TA Instruments, New Castle, Del., has introduced a new line of differential scanning calorimeters (DSC),that reportedly feature enhanced sensing technologies that result in unprecedented performance in baseline flatness, sensitivity, resolution, and reproducibility. Considered the anchor of thermal analysis, DSC measures the change in energy in a sample as the temperature is raised or lowered and is used for a range of applications, including materials science, and chemistry and studies of biomaterials.
At the core of each of the three new Discovery DSC Systems is the company’s exclusive TA Fusion Cell, which incorporates design concepts that “fuse” together the best features of the reportedly bestselling Q-Series and first-generation Discovery DSC, patented Tzero technology, and new proprietary manufacturing processes. In addition, an app-style user interface is standard with each model and combined with powerful new TRIOS software, automated calibration and verification routines are said to work seamlessly to dramatically improve workflows and productivity.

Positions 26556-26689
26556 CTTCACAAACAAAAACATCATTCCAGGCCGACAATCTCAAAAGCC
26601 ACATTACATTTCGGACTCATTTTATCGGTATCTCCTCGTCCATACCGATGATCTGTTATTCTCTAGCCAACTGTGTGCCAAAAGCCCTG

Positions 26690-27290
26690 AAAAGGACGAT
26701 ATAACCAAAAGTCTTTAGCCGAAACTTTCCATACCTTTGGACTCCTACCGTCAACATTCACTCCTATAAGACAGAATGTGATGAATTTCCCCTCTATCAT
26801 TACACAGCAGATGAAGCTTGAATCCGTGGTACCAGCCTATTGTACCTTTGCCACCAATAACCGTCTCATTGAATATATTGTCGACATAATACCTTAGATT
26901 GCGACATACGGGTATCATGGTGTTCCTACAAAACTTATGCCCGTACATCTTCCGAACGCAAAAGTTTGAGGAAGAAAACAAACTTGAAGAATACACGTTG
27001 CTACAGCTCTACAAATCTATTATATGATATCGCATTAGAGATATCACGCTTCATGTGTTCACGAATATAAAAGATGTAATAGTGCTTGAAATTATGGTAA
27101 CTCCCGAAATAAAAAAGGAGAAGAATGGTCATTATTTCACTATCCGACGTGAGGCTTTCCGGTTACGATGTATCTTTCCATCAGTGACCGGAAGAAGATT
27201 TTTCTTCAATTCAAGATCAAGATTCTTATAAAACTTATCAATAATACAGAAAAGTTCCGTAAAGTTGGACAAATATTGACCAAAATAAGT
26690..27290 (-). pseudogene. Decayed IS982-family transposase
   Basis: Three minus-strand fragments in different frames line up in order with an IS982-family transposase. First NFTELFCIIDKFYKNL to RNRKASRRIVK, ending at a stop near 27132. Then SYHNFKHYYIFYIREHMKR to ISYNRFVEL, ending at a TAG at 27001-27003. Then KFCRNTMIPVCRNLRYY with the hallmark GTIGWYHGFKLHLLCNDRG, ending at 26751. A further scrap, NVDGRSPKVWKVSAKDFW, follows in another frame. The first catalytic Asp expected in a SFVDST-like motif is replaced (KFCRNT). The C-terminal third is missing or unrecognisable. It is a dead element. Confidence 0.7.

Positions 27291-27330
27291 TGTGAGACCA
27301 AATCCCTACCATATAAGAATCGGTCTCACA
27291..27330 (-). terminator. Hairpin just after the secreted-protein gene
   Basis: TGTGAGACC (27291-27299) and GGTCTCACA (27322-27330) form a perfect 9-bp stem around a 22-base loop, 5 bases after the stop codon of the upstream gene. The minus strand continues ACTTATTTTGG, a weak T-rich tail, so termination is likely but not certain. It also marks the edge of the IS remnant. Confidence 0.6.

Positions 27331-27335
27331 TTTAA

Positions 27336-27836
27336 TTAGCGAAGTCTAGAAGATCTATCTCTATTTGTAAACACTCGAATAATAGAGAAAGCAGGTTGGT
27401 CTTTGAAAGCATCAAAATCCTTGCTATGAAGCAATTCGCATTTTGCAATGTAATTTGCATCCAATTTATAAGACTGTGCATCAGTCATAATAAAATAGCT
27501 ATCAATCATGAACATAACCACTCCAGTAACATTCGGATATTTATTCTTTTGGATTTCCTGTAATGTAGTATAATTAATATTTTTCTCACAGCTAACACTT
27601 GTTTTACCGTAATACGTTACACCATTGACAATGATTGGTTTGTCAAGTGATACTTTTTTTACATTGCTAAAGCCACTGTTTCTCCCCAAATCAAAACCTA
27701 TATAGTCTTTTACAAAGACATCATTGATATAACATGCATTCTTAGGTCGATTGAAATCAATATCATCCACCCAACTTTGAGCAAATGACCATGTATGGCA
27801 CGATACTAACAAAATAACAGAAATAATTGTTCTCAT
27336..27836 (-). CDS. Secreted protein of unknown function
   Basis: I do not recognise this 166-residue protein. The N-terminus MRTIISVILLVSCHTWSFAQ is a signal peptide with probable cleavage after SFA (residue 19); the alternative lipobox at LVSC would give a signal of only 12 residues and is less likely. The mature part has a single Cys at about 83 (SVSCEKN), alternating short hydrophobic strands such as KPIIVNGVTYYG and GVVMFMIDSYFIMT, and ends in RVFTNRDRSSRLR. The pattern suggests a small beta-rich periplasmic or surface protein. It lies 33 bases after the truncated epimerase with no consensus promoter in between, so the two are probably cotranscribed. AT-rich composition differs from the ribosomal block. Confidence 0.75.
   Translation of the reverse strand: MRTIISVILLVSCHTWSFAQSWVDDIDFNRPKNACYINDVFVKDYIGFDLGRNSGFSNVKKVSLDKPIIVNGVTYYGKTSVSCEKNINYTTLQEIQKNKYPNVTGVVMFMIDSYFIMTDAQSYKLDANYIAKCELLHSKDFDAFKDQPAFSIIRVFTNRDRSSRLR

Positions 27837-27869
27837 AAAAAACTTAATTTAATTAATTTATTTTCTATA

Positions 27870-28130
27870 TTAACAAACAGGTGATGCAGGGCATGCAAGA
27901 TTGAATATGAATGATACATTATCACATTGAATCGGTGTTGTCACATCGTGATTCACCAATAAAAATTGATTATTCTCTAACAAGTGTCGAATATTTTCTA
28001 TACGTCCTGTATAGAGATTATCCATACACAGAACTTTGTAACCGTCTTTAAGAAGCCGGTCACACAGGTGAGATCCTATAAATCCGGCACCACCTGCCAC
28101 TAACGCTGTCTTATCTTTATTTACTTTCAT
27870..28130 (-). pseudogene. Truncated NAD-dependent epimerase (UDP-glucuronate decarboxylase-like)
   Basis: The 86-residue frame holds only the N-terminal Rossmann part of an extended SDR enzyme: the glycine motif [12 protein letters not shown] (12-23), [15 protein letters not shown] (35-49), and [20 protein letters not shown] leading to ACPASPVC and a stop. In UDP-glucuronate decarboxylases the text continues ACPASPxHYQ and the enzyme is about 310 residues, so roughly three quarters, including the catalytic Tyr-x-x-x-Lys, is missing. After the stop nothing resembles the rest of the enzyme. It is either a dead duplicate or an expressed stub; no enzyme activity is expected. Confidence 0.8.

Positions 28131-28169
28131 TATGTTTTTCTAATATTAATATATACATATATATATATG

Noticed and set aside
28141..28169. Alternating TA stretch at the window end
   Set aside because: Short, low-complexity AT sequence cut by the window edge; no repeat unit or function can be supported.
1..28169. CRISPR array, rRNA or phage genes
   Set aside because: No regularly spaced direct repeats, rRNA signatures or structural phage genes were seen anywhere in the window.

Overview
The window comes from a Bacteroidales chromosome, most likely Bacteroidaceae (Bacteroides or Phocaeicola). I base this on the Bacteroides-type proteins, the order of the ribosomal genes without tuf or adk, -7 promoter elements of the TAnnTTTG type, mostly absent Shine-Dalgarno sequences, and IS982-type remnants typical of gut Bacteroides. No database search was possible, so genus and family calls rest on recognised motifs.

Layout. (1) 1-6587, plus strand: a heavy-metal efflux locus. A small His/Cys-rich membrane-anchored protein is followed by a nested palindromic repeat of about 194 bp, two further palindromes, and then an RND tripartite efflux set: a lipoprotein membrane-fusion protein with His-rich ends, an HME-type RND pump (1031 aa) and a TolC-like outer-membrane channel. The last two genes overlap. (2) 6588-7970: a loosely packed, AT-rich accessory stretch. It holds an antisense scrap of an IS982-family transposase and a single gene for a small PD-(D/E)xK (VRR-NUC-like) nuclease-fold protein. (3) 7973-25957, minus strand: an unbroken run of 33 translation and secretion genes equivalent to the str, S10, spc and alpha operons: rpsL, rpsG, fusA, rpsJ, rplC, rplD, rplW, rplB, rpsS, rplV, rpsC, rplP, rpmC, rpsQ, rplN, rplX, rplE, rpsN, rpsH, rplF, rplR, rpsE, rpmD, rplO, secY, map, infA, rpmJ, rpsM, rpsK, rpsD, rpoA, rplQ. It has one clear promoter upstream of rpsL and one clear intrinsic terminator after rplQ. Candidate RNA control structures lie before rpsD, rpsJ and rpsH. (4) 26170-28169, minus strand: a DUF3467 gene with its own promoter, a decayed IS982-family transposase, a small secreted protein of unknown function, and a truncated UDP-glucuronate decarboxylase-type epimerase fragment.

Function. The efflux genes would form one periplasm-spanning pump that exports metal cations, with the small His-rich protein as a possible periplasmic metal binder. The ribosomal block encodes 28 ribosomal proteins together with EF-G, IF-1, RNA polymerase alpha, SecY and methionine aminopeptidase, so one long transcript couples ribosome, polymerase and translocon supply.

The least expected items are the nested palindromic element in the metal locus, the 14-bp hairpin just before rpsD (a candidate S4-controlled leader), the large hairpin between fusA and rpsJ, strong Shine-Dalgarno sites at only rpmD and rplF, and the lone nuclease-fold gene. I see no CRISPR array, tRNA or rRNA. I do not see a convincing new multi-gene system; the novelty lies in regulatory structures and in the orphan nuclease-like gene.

DSC2500 comes standard with all options, which includes the all-new linear autosampler that allows for ultimate flexibility in assigning sample and reference pans to any combination of the available 54 positions. It includes TA’s exclusive T4P heat-flow technology, enabling the highest performance of any DSC on the market, according to the company. It is said to be the only DSC capable of making and storing heat capacity measurements in a single run.
DSC250 is a flexible, configurable research-grade DSC that includes Tzero technology, and is well-equipped to satisfy the most demanding researcher. DSC25 is a cost-effective, easy-to-use, general-purpose DSC with performance superior to competitive research-grade systems. It is well suited for research, teaching, and QC laboratories that require a rugged, reliable basic DSC.
Editor PickDramatic New Potential for Circuitry Printed on Plastics
Printed circuit boards reduced to a thin, flexible film; and electronic parts like cell-phone antennas made with one- step, chemical-free application of circuitry—both are being developed with novel conductive inks that make printing of electrical circuitry on rigid and flexible plastics much easier and less expensive than ever before.